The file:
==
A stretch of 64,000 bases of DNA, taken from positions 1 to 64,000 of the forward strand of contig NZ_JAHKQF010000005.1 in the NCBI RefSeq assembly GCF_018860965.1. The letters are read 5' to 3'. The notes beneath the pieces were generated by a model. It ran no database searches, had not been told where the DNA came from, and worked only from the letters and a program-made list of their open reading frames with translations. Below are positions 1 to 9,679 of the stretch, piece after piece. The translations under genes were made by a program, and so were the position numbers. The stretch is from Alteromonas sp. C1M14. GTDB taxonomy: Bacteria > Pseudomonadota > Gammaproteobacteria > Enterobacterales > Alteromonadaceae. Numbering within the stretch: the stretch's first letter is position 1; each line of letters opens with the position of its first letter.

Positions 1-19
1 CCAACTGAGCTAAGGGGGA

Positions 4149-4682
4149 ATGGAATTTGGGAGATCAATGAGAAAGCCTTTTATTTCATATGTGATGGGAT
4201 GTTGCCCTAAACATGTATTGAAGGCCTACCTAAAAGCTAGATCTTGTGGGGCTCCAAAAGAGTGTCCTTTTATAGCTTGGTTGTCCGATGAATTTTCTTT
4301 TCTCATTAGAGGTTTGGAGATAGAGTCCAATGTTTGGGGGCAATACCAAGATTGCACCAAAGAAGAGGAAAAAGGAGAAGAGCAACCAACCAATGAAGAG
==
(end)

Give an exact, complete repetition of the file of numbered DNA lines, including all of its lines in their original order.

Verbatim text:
A stretch of 64,000 bases of DNA, taken from positions 1 to 64,000 of the forward strand of contig NZ_JAHKQF010000005.1 in the NCBI RefSeq assembly GCF_018860965.1. The letters are read 5' to 3'. The notes beneath the pieces were generated by a model. It ran no database searches, had not been told where the DNA came from, and worked only from the letters and a program-made list of their open reading frames with translations. Below are positions 1 to 9,679 of the stretch, piece after piece. The translations under genes were made by a program, and so were the position numbers. The stretch is from Alteromonas sp. C1M14. GTDB taxonomy: Bacteria > Pseudomonadota > Gammaproteobacteria > Enterobacterales > Alteromonadaceae. Numbering within the stretch: the stretch's first letter is position 1; each line of letters opens with the position of its first letter.

Positions 1-19
1 CCAACTGAGCTAAGGGGGA

Positions 4149-4682
4149 ATGGAATTTGGGAGATCAATGAGAAAGCCTTTTATTTCATATGTGATGGGAT
4201 GTTGCCCTAAACATGTATTGAAGGCCTACCTAAAAGCTAGATCTTGTGGGGCTCCAAAAGAGTGTCCTTTTATAGCTTGGTTGTCCGATGAATTTTCTTT
4301 TCTCATTAGAGGTTTGGAGATAGAGTCCAATGTTTGGGGGCAATACCAAGATTGCACCAAAGAAGAGGAAAAAGGAGAAGAGCAACCAACCAATGAAGAG